Perhaps it’s no coincidence that as I think more and more about how to honor God by serving the homeless in my community, I’ve noticed a steady increase in dialogue about this very issue in my daily encounters. For example, the questions of what Christians should do with their money if panhandlers ask for it, or how openly a church should partner with welfare organizations, have routinely come up in my church’s small group discussions. Also, I’ve stumbled across several really interesting and pertinent articles online, which I’d love to share with you.
“Why counting America’s homeless is both imperative and imperfect” is a comic-style report from Susie Cagle about the national homeless census conducted by the Department of Housing and Urban Development. I was shocked at some of the statistics: the Obama administration pledged five years ago to end chronic homelessness by 2015 (that’s this year) and all youth homelessness by 2020, but while they have made massive strides in reducing homelessness in some demographics (e.g. veterans, California overall), there were still over 600,000 homeless people in the country at the last census. Don’t just gloss over that number: Six hundred thousand. Much of the article is also dedicated to revealing how the flaws in the counting system make for dubious statistics in the first place, but there’s no way anyone can look at that number and not think there’s something we could be doing better.
Fortunately, some people have been doing an outstanding job. “Housing First” (or, if you prefer its clickbait title, “The Shockingly Simple, Surprisingly Cost-Effective Way to End Homelessness”) by Scott Carrier talks about an initiative called Housing First that has reduced homelessness in Utah by 72% in the past decade while also saving the state some money. Now, having just seen the previous article about how all of these statistics are compiled, I read this one through slightly less-than-rose-colored lenses, but it didn’t really undermine the amazing work that this program and the LDS Church have done. The article dives into the personal stories of several homeless people (who, for the record, did not choose to live on the streets) and highlights how being secured a place to live from the very start, no strings attached, gave them a much higher chance at cleaning up and stabilizing their lives. Here are more stories of a similar nature, if you’re interested in reading them and/or enjoy portrait photography: a series by psychiatrist/photographer Robert Okin called Silent Voices.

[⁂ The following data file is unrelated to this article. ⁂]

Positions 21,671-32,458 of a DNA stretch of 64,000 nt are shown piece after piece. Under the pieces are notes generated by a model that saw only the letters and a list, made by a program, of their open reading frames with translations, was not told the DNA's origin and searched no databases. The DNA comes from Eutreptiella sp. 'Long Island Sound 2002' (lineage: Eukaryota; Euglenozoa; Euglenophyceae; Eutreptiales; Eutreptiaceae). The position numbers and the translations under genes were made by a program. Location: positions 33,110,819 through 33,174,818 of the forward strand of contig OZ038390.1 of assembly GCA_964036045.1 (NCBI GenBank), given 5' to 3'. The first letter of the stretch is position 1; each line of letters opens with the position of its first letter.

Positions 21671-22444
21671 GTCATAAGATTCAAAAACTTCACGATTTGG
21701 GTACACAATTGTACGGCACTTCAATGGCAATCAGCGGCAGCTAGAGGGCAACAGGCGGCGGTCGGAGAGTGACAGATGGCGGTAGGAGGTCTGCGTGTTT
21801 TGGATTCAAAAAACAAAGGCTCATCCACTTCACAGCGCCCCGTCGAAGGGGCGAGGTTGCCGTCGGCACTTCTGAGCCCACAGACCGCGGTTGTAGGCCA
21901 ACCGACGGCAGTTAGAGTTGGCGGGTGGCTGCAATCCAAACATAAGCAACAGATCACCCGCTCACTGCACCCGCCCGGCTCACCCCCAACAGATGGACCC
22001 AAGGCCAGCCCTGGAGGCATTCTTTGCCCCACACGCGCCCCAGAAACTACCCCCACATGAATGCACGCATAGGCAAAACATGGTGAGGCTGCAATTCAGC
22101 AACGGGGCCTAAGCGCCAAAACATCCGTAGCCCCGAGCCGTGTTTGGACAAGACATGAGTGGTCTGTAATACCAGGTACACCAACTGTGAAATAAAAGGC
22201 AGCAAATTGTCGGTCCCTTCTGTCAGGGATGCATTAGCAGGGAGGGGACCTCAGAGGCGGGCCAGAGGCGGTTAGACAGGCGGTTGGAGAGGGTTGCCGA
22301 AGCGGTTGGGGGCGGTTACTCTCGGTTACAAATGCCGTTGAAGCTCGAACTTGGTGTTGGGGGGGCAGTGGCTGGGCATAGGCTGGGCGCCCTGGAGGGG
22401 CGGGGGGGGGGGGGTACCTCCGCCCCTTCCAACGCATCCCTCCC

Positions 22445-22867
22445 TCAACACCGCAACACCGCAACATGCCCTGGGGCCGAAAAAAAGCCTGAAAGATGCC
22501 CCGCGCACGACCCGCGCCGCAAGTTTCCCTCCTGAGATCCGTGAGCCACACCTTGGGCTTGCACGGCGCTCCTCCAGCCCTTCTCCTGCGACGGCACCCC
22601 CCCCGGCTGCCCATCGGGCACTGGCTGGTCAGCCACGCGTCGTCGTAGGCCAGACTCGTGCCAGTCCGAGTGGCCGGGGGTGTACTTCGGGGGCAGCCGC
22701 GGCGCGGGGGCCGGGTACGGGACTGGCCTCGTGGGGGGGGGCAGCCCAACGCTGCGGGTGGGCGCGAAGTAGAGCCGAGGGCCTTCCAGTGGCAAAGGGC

Next, this Rolling Stone article, “The Forsaken: A Rising Number of Homeless Gay Teens Are Being Cast Out by Religious Families” by Alex Morris, was what really started it all for me. When I was at Swarthmore, I volunteered at a shelter for LGBTQ teens for one semester, and I wanted to do something similar in Berkeley. After I read the Rolling Stone article, I felt even more convicted about doing something not just to relieve the symptoms of teen homelessness but also work on healing the cause, which is familial rifts over religious doctrine. Anyway, that was what first led me to YEAH! in Berkeley, which is not specifically a shelter for LGBTQ teens but does serve a large number of them. I don’t know if the teens at YEAH! have stories as distressing as those of the teens profiled in the Rolling Stone piece, but I am sure that they are no strangers to the kinds of misfortunes we the privileged have never even dreamt of.
Look, I don’t mean to merely tug at heartstrings. I myself, more than most people, respond negatively to emotional manipulation. I’m sharing these links and stories because it’s plain to me that there’s a problem, but also that there is a solution, and more support is necessary to link the two. I hope that in particular, more of the hundreds of churches in Berkeley and San Francisco will wake up to the plight of the “least of these” in their communities and work on ending homelessness together with the government, NGOs, and the homeless themselves. The last article I’ll share is one was written about the program I volunteer with, YEAH!, in a local newspaper: “Another Kind of Homeless Program” in The Monthly. If you’re in Berkeley, please consider volunteering with us or supporting us financially.
What social ill do you think we as a country will be able to end by 2020?
Word of the Day: vagary, a strange and unpredictable idea or action, from the Latin root meaning “wandering, unsettled.” (I was intrigued that this root also gave rise to the words vague, vagrant, vagabond, and extravagance.) Note that this word is more often used in the plural, as in, “The vagaries of life were such that one could find himself living in relative comfort one day but vagabonding on the streets the next.”